Avoiding Solar Scams

Don’t Get Scammed By Solar Companies

Getting solar can be exciting with all of the benefits, low cost of ownership, and current tax incentives. However, like with any industry, you need to do your homework to ensure you’re getting a fair deal. It’s easy to oversell and underdeliver. Check out these 4 dirty secrets in the solar industry.

Avoid the scams that are unfortunately in the solar industry.

Home solar ownership can be satisfying and the industry itself is still in its infancy compared to where it’s going. With the ongoing investigations, articles shedding light on deception among big industry players, and the overall experience of working with a solar service provider, we wanted to share with you “4 Dirty Secrets in Solar” so you are prepared and can avoid these unfortunate practices.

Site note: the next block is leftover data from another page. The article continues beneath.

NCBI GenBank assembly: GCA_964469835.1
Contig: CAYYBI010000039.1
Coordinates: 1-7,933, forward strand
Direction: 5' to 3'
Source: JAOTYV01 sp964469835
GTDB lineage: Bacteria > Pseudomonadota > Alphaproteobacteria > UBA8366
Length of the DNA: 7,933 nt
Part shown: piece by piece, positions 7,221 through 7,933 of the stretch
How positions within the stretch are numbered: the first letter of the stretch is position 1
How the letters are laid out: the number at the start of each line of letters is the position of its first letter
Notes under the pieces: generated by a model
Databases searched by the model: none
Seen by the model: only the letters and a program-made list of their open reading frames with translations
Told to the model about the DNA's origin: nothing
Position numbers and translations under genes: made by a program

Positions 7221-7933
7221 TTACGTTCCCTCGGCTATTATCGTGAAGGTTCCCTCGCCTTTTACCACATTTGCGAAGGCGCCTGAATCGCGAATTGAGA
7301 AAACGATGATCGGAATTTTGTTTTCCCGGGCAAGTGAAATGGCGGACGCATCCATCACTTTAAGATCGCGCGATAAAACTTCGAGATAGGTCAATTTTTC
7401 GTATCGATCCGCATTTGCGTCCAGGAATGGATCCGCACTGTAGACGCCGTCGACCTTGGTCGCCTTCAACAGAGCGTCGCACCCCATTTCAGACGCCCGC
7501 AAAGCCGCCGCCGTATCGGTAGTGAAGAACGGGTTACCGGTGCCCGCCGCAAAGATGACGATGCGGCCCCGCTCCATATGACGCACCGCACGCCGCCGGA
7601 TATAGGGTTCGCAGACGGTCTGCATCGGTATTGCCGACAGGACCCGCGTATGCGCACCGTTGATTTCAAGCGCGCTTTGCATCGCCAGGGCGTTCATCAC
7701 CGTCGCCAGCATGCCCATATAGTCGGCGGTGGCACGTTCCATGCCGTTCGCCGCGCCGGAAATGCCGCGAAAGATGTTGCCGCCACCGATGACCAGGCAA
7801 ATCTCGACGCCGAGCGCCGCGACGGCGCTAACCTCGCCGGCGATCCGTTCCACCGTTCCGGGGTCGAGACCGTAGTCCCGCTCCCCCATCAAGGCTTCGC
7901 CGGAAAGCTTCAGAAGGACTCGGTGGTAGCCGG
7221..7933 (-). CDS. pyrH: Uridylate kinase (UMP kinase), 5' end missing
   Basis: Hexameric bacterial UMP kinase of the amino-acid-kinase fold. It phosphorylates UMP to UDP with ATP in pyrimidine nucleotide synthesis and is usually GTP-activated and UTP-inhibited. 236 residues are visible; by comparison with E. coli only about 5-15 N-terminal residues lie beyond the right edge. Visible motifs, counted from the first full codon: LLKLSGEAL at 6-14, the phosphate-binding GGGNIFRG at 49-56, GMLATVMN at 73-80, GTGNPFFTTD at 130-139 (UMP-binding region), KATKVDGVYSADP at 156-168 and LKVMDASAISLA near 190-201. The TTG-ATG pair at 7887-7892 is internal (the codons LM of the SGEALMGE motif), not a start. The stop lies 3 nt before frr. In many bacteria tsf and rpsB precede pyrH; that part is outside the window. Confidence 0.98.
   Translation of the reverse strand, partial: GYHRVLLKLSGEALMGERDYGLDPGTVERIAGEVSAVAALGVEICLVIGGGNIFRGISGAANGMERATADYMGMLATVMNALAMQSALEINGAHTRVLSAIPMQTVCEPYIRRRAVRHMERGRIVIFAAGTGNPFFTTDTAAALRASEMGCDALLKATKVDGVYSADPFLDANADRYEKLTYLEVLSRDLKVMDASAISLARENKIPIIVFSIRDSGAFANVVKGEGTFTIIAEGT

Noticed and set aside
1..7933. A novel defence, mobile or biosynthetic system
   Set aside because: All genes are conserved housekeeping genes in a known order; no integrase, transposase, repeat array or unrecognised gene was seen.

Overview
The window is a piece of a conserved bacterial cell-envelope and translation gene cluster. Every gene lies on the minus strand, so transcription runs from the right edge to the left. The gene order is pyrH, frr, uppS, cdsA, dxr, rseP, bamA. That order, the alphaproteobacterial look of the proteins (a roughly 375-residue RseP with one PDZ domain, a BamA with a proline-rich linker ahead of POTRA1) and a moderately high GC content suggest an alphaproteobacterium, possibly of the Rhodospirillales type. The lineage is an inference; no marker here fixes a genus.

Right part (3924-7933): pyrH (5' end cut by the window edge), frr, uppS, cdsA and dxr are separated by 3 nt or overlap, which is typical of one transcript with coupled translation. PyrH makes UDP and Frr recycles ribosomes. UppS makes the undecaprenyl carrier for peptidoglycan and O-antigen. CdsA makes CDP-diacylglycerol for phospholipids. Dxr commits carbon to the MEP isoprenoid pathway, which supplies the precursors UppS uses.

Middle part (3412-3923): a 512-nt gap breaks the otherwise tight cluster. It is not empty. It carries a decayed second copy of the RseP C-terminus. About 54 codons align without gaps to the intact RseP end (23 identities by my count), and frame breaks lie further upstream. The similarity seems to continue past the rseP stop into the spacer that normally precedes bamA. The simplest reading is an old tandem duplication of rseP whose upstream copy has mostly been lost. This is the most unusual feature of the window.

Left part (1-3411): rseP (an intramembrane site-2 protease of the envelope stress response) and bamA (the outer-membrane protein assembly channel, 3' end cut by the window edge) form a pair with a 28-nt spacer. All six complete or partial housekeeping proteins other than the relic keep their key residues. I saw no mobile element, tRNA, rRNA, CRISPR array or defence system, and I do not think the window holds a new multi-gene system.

Your Home Solar is the East Tennessee’s most honest residential solar provider. We are passionate about making solar attainable for homeowners, set proper expectations, and have your new solar system installed correctly for many years of trouble free service. We educate our customers and help them identify the correct system that fits their budget and their power needs.

4 Dirty Secrets in Solar